26 October, during the HIV Glasgow conference 2016 AIDS Action Europe organised a Symposium on „Communities, Clinics and Academia: Cooperation in Community Based Voluntary Counselling and Testing: good practices and obstacles“.

Community based organisations and their services have access to key populations. Academic and research institutions have the capacity to collect and analyse data that can be used for identifying epidemiological trends and policy development. The symposium provided a platform for discussing existing good practice and addressing barriers in cross sectoral collaboration.

The Symposium included 3 panel presentations and discussion facilitated by Lella Cosmaro from the AAE Steering Committee.

Michael Meulbroek from Barcelona Checkpoint reported on „ good practice examples and barriers in research and data collection“. He pointed out that collaboration between community-based organisations, clinics and research groups is necessary in order to result in added value for all stakeholders. In current and future work plans, progress for each of the stakeholders will not be possible without collaboration. At the same time community based organisations face different challenges: to be taken seriously at all levels of decisions making; to obtain adequate funding from projects; to perform constant and high quality work among others. The work of Barcelona Checkpoint shows that it is possible to overcome these challenges. Here you can find the presentation.

Hovhannes Madoyan from ECUO spoke about „CBVCT in Eastern Europe and Central Asia (EECA): practice, challenges and advocacy opportunities“. With facts and figures he demonstrated the tremendous epidemics that the EECA region faces. There are an estimated 1 600 000 HIV cases, of which less than 300 000 receive ARV treatment (the coverage rate is 19%). Almost in all countries the epidemic is concentrated among key populations – people who use drugs, sex workers and gay men and other MSM, Moreover, labour migrants are particularly vulnerable.

Models of CBVCT are implemented in the EECA region through outreach among key populations and establishment of alternative testing sites which geographically and culturally, as well as with more user-friendly opening hours, address the demands and needs of clients. The tests are conducted only by hired health professionals affiliated to a health institution, mainly to state institutions. Assisted self-testing is performed rarely.

There are many regulatory challenges for CBVCT in the region: performance of HIV testing requires licensing and needs to be done by health professionals. Rapid testing is conducted in addition to the diagnostic algorithm, not as a part of it. Protection of fundamental human rights is an issue with regards to criminalisation of key populations and HIV transmission, breaches of confidentiality or lack of protection from discrimination.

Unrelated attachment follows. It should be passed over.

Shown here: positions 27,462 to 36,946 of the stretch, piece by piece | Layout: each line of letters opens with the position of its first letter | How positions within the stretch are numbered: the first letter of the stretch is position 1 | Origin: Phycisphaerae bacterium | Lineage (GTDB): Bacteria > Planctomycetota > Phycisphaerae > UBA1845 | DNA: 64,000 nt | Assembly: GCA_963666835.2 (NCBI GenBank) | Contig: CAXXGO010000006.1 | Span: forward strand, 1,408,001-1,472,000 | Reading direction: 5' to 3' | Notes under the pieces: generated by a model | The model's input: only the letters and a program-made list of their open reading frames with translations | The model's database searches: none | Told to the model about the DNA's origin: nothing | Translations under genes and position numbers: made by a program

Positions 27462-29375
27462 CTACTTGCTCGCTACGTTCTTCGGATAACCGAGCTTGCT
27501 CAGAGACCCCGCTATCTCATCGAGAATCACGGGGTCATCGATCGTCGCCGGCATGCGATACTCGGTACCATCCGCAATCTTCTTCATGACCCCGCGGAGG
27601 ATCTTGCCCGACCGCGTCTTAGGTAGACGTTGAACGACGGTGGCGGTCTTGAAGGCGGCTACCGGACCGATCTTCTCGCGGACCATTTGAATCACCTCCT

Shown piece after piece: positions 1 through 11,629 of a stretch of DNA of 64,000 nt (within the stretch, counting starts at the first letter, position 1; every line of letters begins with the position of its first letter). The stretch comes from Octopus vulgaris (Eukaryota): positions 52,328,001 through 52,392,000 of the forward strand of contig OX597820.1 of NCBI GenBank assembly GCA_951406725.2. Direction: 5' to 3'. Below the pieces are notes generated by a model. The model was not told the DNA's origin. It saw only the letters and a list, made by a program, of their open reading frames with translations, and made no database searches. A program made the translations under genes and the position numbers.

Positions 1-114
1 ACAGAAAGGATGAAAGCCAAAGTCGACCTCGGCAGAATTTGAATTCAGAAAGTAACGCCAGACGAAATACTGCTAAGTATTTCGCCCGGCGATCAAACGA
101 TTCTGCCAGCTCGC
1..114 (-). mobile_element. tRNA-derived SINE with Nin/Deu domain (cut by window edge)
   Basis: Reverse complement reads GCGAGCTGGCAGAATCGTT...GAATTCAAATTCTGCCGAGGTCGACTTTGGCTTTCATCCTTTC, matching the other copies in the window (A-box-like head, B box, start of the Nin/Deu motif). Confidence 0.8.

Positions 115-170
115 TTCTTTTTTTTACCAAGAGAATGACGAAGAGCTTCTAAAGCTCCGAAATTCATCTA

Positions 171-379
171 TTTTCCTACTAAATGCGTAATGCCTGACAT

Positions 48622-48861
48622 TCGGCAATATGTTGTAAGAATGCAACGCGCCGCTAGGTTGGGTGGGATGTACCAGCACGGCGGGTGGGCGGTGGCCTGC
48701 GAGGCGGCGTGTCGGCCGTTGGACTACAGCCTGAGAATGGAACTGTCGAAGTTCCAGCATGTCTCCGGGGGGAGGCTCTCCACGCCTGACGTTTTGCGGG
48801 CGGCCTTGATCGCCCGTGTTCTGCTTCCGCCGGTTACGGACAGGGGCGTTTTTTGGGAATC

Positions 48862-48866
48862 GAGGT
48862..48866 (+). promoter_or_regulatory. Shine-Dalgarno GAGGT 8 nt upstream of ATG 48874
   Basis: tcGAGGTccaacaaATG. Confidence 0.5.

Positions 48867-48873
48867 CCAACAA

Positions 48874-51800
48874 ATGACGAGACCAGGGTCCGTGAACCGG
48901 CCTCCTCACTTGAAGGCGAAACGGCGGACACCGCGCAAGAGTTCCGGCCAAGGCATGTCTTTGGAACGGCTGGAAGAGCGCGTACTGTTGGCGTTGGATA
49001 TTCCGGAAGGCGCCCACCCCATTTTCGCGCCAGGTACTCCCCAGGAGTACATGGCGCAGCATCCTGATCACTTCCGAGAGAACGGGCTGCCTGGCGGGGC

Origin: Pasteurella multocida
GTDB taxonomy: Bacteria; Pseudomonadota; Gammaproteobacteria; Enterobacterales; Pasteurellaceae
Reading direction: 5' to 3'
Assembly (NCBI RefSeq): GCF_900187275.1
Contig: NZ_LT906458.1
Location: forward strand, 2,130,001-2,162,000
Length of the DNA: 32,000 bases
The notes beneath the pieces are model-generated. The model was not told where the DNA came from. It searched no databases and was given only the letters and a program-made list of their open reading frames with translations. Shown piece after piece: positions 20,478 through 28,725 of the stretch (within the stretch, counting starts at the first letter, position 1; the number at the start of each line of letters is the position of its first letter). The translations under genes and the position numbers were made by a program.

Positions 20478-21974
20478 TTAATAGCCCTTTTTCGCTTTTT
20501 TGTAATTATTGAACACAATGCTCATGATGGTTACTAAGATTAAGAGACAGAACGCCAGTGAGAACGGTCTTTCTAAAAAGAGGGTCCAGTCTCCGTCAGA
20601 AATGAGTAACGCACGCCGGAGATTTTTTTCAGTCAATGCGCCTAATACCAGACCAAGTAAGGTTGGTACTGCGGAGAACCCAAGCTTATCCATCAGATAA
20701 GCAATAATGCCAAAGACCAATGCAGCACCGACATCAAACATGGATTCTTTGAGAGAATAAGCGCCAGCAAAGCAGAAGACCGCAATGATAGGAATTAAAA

The decrease of international financial assistance in the region in the field of HIV requires urgent measures for improving the cost-effectiveness of HIV programs, including testing. For sustainable state funding community based VCT should be recognized by states and become a part of diagnostic algorithm. 

Also advocacy towards revision and simplification of licensing requirements community based rapid testing, differentiation between the notions of “test result” and “diagnosis”, development and adoption of a set of guidelines (technical requirements, training of personnel, , data protection procedures) to enable provision of HIV Testing and Counselling services in community-based settings should be done. It is important to set up a system of documenting, monitoring and proceeding with cases of breach of confidentiality.

In any case and in essence, without low-threshold community based testing interventions the region will not achieve the first of the three 90 goals.

Laura Fernàndez from CEEISCAT addressed the topic  „Academia, clinics and community-based organisations: what are the perspectives of cooperation“. She pointed out that prevention has the highest priority. The main question is whether testing is targeted at the right groups. Only answering this question can show the hidden part of the iceberg – not yet diagnosed cases - and that is only possible if testing in non-health care settings is performed.

Laura presented the results of the HIV-COBATEST project answering the questions: What is going on in Europe on CBVCT services? How could we measure it? There are great opportunities in the field of CBVCT. Programmes and services in Western Europe have been expanded during the last years and preliminary data show that they can be effective in both reaching the right target populations and facilitating periodical testing to high risk groups. Nevertheless, there is a huge heterogeneity in terms of organisation, stability, size of reached population, observed prevalence and coordination with the formal system.

The HIV-COBATEST and EURO-HIV-EDAT Projects have developed tools to facilitate both Harmonisation and Monitoring and Evaluation of CBVCT programs and services. The COBATEST network can help ECDC and National Ministries to strengthen both the implementation and M&E of CBVCT in Europe. The challenges for CBVCT are quality assurance of the services; coordination with the overall health care system; capacity of systematically collecting good quality data; technical integration with formal surveillance systems; collaboration between the different sectors, which should be based on trust, mutual empowerment, acceptance of each other role and abilities.

The presentations were followed by discussion on different realities for CBVCT in Eastern and Western Europe and highlighted the barriers for cross sectoral cooperation. The participative approach for civil society organisations, joint trainings and simplification of data collection (e.g. using apps) have to be looked in further to overcome existing barriers.